Well that's probably enough verbiage. Below the fold, for those who would care to indulge, two magnificent passages from Costaguana. Spoiler warnings apply as always.
In Chapter Ⅲ ("Joseph Conrad Asks for Help"), the narrator relates the back story of Santiago Pérez Triana, the man who will introduce him to Conrad. Triana is an important figure in the politics of Colombia's civil wars; and the narrator feels obliged to give the reader "a very brief lesson in Colombian politics":
...The moment that would define the fate of Colombia for all history, as always happens in this land of philologists and grammarians and bloodthirsty dictators who translate The Iliad, was a moment made of words. More precisely, of names. A double baptism took place at some imprecise moment of the nineteenth century. The gathered parents of the two chubby-cheeked and already spoiled infants, those two little boys smelling since birth of vomit and liquid shit, agreed that the calmer of the two would be given the name Conservative. The other (who cried a little more) was called Liberal. Those children grew up and multiplied in constant rivalry; the rival generations have succeeded each other with the energy of rabbits and the obstinacy of cockroaches...
At the end of Chapter Ⅵ ("In the Belly of the Elephant"), after interweaving Conrad's journey up the Congo to relieve the company's agent at the interior station with the unraveling of his own father's life and sanity in the wake of the failed Panama Canal project, the narrator describes his father wandering among the abandoned excavation equipment, in a scene that I think might very well be described as Conrad-esque:
He walked around the machine slowly, stopping beside each leg, pulling the leaves away with his hands and touching each of the buckets that his arms could reach: the old elephant was ill, and my father circled it in search of symptoms. He soon found the elephant's belly, a little shed that served as the monstrous tank of the excavator's engine room, and there he took shelter. He did not come out again. When, after a fruitless two-day search of Colón and the surrounding area, I managed to discover his whereabouts, I found him lying on the damp floor of the excavator. Fate decreed it would rain that day as well, so I lay down beside my dead father and closed my eyes to feel what he would have felt during his last moments: the murderous clatter of the rain on the hollow metal of the buckets, the smell of the hibiscus, the shirt soaked through with the cold of the wet rust, and the exhaustion, the pitiless exhaustion.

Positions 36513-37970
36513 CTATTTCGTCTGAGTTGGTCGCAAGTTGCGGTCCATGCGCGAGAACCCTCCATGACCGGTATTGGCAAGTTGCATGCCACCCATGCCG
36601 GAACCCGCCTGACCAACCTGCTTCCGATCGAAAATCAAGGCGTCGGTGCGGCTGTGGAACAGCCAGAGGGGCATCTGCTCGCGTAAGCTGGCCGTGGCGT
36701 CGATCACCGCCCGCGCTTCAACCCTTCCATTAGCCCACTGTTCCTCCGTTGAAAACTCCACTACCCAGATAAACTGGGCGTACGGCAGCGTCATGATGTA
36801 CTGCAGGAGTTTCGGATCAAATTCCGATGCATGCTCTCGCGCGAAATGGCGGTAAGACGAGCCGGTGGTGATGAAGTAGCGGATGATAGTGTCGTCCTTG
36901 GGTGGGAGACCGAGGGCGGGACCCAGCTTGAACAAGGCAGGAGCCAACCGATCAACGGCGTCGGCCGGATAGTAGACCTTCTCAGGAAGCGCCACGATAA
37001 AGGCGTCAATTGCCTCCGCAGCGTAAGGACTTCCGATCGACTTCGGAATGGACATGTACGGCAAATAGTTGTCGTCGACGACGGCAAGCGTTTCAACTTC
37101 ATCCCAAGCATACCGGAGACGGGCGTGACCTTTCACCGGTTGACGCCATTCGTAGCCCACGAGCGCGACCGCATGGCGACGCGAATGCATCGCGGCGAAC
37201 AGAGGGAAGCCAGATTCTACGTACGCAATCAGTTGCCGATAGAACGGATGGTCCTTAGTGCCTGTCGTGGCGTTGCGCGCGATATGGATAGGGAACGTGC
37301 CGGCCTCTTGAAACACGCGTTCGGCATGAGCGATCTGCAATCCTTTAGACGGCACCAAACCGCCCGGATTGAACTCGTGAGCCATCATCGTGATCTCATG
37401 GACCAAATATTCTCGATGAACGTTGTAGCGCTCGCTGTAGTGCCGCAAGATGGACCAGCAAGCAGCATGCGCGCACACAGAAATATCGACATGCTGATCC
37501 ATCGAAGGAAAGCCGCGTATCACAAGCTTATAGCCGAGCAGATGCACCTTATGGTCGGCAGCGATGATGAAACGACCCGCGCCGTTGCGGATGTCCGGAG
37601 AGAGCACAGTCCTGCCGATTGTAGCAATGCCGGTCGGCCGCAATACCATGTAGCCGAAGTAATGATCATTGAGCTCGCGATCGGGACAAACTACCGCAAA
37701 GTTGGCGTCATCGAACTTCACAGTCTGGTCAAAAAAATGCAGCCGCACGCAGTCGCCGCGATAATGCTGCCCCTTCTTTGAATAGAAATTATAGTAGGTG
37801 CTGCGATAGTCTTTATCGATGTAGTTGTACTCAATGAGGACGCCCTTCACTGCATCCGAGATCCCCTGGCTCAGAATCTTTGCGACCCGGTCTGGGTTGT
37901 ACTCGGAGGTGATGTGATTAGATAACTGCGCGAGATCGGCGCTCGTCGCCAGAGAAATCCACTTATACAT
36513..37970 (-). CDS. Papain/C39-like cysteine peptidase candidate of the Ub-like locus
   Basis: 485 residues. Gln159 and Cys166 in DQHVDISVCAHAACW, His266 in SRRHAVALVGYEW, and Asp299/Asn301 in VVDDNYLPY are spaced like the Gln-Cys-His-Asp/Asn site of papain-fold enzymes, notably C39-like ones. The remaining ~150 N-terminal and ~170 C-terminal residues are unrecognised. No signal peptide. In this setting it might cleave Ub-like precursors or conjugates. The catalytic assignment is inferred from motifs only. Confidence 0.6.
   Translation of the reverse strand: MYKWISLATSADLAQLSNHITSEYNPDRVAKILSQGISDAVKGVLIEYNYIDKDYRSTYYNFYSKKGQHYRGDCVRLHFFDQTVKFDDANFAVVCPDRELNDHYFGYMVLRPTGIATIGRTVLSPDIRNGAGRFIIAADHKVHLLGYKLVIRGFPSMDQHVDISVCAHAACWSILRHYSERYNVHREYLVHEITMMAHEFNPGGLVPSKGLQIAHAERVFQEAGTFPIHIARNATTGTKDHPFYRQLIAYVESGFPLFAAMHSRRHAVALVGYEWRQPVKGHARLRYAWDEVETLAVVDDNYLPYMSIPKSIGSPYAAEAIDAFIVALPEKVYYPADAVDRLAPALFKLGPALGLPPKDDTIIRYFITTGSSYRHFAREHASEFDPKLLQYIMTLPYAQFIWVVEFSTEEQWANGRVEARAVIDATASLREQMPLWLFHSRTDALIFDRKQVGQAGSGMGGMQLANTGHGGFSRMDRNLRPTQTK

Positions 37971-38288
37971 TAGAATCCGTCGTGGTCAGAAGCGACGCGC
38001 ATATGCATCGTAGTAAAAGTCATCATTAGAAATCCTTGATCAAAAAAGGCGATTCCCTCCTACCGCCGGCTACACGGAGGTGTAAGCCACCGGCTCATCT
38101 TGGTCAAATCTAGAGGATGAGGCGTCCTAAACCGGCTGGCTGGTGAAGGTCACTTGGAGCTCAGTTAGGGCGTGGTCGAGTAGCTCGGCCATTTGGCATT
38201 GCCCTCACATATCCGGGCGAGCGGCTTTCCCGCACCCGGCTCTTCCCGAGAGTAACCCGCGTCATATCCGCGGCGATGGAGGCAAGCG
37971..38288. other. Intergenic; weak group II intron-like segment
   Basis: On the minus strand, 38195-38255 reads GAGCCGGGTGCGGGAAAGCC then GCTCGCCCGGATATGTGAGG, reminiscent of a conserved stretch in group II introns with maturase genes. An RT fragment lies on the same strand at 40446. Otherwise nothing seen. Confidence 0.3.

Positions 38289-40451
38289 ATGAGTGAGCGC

Saturday, September 17th, 2011
November 12, 1902. The postcard that commemorates that disastrous date is well known (everyone's inherited the image from their victorious or defeated fathers or grandfathers; there's no one in Colombia who doesn't have a copy of that memento mori on a national scale). ...From left to right and from Conservative to Liberal: General Victor Salazar. General Alfredo Vásquez Cobo. Doctor Eusebio Morales. General Lucas Caballero. General Benjamín Herrera. But then we remember (those who have the postcard) that there is among these figures -- the Conservatives with moustaches, the others bearded -- a notable absence, the kind of emptiness that opens in the middle of the image. For Admiral Silas Casey, the great architect of the Wisconsin treaty, the one in charge of talking to those on the right and convincing them to meet with those on the left, is not in it.